The beautiful rice fields in Bali are one of the main tourist attractions of the island. Therefore a visit to the Bali rice terraces can’t be missed on your Bali itinerary. The two most famous rice paddies are the UNESCO World Heritage Jatiluwih rice terrace and the Tegallalang rice terrace in Ubud. But there are way more beautiful rice terraces in Bali, so in this blog post you will find the 10 most beautiful rice fields in Bali. You will also learn some history about rice production in Indonesia and the rice cycle of planting and harvesting.
Best Bali ricefield tours
If you want to explore the best Bali rice fields then it’s highly recommended to book a tour. Below I recommend the best tours that will guide you to the best rice fields in Bali to explore. All of these tours include air conditioned transport with hotel pick up and drop off, certified guides and sometimes also lunch and the entrance fees. You can reserve now and pay later, with cancellation up to 24 hours in advance to receive a full refund.
- Visit the Tegalalang rice terraces, volcanos in Kintamani, Sacred Monkey Forest and Ubud Royal Palace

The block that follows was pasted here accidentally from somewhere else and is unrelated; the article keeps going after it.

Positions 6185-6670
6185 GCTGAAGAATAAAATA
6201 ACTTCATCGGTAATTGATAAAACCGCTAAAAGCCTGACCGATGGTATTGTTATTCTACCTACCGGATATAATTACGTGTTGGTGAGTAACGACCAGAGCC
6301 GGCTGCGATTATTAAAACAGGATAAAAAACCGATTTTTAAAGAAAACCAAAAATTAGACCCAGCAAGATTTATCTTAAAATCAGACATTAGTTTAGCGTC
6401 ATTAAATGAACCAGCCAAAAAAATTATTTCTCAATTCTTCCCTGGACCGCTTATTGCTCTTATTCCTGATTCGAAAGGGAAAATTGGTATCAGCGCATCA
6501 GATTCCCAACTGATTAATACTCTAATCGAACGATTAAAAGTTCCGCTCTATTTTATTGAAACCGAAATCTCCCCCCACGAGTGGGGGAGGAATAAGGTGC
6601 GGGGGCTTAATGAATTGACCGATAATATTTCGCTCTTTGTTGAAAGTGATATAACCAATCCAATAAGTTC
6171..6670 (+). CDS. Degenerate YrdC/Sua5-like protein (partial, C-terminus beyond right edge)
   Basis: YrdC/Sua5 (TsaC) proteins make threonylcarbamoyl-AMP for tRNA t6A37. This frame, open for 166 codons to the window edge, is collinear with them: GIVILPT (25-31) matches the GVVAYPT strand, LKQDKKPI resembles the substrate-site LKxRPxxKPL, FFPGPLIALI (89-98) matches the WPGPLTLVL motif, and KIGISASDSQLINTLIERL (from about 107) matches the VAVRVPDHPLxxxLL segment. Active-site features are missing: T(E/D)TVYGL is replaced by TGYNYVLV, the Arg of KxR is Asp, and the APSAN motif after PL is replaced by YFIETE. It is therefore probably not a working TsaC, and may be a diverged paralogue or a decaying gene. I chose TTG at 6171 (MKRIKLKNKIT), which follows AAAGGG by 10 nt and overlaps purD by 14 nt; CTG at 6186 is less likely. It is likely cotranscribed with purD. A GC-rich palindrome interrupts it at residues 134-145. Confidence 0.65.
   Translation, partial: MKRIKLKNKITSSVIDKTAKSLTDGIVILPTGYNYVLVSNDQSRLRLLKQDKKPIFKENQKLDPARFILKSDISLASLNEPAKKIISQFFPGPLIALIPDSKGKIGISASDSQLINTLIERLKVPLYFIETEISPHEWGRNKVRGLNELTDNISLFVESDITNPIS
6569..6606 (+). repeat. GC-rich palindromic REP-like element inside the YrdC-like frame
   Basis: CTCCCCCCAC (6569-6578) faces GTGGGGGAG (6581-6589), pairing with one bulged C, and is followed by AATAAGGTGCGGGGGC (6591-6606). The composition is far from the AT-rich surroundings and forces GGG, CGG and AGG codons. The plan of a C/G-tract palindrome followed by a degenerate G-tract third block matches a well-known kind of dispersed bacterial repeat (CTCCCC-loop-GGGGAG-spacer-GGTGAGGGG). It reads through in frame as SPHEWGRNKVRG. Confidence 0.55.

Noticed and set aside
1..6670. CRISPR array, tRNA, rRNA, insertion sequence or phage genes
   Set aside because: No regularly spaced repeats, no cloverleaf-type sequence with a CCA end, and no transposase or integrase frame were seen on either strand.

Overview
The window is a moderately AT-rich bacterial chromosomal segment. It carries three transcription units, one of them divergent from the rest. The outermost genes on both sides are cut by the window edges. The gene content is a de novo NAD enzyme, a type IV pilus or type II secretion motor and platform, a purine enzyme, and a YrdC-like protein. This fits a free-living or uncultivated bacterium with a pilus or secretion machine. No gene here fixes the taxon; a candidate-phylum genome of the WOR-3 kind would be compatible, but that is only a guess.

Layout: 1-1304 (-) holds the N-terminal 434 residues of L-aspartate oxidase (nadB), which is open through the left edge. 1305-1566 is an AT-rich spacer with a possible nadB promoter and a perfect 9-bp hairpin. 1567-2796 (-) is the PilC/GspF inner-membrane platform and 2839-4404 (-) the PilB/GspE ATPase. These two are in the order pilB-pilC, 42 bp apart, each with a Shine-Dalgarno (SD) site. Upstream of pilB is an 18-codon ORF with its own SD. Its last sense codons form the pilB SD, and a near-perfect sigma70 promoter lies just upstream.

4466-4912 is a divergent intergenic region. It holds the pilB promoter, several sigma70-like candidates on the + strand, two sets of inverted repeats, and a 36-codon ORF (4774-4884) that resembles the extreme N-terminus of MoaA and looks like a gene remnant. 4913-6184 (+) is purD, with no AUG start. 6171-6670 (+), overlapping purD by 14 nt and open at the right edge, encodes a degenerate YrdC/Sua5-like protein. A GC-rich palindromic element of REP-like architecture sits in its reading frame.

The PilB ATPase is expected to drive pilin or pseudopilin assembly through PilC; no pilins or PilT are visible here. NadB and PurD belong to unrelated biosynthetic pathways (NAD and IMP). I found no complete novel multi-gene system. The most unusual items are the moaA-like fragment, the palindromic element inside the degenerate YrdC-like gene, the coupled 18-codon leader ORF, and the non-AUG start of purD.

- Jatiluwih rice fields 2-hour e-bike cycling tour
- Explore the Tegalalang rice terraces, swing through the jungle and swim at Tukad Cepung waterfall
General travel must haves for Bali
Before we dive into the things you have to know about the Bali rice fields, let’s check a few things to make your travels in Bali easy and safe.
Have you thought about how to get around in Bali? A scooter is the easiest way if you’re comfortable driving one yourself.
- Book your scooter or motorbike here to get around in Bali. This is the most convenient way to arrange your rental motorbike, especially because it gets delivered and picked up for free to your accommodation within Ubud, Canggu, Kuta, Nusa Dua, Denpasar, Seminyak, Uluwatu, Kerobokan, Jimbaran, Sanur. Requirements: 20 years old; international car (B) drivers license for scooters (or moto (A) license for motorcycles); copies of passport and drivers license.
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History about rice production in Bali
The Bali rice fields are famous for its terraced layout which is a traditional Balinese irrigation system known as Subak Irrigration system. This traditional water management dates back to the 9th century. Subak is also a social organization of Balinese people.